German study: Over 50% of Muslim refugees hold antisemitic views
When asked if “Jews have too much influence in the world,” 52% of Syrians said yes, while 53% of Iraqis agreed with the statement. Nearly 60% of Afghans said Jews wield too much influence.
More than half the asylum seekers in Bavaria subscribe to classic antisemitic views about Jewish power, according to a poll released last week.
The study, conducted by the Hanns Seidel foundation – a think tank affiliated with the Christian Social Union party in the southern state of Bavaria, polled nearly 800 refugees during 2016 from the Bavarian cities of Nuremberg, Poing und Pliening. Their countries of origin are Syria, Eritrea, Iraq and Afghanistan.
“More than half of Muslim asylum seekers showed clear tendencies of an antisemitic attitude pattern,” wrote the authors of the 201-page study examined by The Jerusalem Post.
When asked by the investigators if “Jews have too much influence in the world,” 52% of Syrians said yes, while 53% of Iraqis agreed with the statement. Nearly 60% of Afghans said Jews wield too much influence, while a mere 5.4% of those from Eritrea – a Christian-majority country – held antisemitic views. Some Eritreans said they were familiar with Jews from the Bible.
The number of Germans who affirmed the antisemitic statement about Jewish influence was 20%. In April, however, a new German government report revealed 40% of the German public hold a modern antisemitic view: the hatred of Israel.
The Seidel study said “the decisive factor that explains antisemitic opinions is one’s religious group. Antisemitism in all age groups and educational background of Muslim asylum seekers,” is anchored in the educational system of the refugees’ countries of origin. A Syrian refugee named Mustafa said that “In Syria we were taught to hate a Jews a little bit. The government presented Jews as bad [people] who kill...”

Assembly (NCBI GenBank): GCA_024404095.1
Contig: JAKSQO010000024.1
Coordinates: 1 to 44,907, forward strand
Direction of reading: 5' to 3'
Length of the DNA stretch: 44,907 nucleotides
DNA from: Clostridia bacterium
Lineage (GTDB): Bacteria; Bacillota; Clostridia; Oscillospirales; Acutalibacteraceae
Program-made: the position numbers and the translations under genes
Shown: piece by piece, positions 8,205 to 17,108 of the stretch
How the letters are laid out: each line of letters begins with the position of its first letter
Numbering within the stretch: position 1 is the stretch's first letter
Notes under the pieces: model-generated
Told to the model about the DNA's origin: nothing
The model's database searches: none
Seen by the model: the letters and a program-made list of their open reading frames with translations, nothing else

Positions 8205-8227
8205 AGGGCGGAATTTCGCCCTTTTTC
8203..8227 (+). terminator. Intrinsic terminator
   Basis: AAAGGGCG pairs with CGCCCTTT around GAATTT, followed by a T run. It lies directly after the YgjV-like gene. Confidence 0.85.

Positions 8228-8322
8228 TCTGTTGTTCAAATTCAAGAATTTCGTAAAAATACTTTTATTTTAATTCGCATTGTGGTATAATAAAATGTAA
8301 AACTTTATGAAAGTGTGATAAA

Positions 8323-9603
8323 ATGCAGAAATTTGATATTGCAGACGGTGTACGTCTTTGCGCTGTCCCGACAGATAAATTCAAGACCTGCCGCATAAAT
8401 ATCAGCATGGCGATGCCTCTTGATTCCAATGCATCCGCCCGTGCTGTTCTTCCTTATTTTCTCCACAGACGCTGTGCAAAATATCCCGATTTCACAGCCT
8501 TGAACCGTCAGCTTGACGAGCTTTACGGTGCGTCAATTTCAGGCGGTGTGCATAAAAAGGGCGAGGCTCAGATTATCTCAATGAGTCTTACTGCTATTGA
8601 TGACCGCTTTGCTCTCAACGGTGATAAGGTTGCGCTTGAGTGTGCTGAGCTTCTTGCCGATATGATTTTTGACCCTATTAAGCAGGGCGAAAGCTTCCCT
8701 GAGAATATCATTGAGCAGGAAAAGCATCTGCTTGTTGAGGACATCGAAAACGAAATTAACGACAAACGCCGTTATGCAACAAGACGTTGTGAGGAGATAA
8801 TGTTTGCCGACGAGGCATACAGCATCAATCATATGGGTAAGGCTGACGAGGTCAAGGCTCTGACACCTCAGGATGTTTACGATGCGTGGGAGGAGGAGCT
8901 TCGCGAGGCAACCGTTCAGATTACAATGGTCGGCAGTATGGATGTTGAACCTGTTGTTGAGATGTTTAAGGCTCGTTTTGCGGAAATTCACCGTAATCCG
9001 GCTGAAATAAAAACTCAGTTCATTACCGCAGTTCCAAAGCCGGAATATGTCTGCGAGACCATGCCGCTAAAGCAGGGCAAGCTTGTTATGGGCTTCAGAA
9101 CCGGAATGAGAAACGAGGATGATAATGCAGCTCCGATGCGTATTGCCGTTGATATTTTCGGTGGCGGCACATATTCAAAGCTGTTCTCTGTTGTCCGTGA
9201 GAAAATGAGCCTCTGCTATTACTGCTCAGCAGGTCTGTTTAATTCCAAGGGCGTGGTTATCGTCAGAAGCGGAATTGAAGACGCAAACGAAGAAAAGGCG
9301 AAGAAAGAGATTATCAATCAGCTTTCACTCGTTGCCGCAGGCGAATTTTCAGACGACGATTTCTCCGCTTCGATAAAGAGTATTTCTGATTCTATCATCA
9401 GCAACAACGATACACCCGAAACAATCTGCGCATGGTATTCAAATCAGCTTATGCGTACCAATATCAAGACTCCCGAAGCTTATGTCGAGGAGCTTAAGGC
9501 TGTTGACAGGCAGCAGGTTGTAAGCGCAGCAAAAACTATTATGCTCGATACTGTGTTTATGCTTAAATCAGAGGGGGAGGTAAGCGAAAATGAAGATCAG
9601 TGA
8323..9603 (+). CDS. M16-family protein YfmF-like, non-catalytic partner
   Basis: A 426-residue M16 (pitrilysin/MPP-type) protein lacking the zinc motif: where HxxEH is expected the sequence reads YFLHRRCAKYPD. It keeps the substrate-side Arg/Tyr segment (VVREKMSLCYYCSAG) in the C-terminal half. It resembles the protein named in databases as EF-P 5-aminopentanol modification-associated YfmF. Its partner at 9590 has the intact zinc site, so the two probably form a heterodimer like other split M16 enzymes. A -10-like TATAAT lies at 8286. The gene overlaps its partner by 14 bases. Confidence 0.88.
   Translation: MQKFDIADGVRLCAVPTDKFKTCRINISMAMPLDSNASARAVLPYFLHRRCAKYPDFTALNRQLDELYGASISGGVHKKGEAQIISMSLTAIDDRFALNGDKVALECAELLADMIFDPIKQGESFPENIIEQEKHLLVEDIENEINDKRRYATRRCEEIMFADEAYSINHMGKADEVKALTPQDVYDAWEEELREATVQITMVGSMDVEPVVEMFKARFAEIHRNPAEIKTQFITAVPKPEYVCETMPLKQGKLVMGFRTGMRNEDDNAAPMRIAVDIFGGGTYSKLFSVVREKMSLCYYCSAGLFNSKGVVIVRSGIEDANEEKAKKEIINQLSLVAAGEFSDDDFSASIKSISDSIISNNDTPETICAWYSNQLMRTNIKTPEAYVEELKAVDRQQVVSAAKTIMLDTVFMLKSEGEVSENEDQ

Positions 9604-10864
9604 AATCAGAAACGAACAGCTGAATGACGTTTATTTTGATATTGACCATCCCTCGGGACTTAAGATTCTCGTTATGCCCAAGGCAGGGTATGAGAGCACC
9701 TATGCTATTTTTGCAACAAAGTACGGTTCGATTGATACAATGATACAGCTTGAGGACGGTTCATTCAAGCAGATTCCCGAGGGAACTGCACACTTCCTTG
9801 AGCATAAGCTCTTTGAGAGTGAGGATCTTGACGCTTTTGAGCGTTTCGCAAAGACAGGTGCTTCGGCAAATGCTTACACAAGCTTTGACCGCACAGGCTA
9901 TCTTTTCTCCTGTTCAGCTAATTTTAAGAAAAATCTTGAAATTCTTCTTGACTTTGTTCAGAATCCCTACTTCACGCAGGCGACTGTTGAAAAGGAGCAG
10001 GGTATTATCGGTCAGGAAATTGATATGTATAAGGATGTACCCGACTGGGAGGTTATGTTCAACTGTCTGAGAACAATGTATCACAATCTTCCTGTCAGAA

According to the study, there are “emotional prejudices against Israeli families from the side of the refugees.”
The study also polled the refugees about their views toward women, the reasons they fled their homelands, and whether they wish to remain in Germany.
In 2015, a German intelligence report on the absorption of refugees and migrants stated: “We are importing Islamic extremism, Arab antisemitism, national and ethnic conflicts of other peoples as well as a different societal and legal understanding.”
The document added: “German security agencies... will not be in the position to solve these imported security problems and thereby the arising reactions from the Germany’s population.”
A senior level security official said, “The high influx of people from all parts of the world will lead to instability in our land.”
The official added, “We are producing extremists through immigration. Mainstream civil society is radicalizing, because the majority don’t want migration and they are being forced by the political elite.”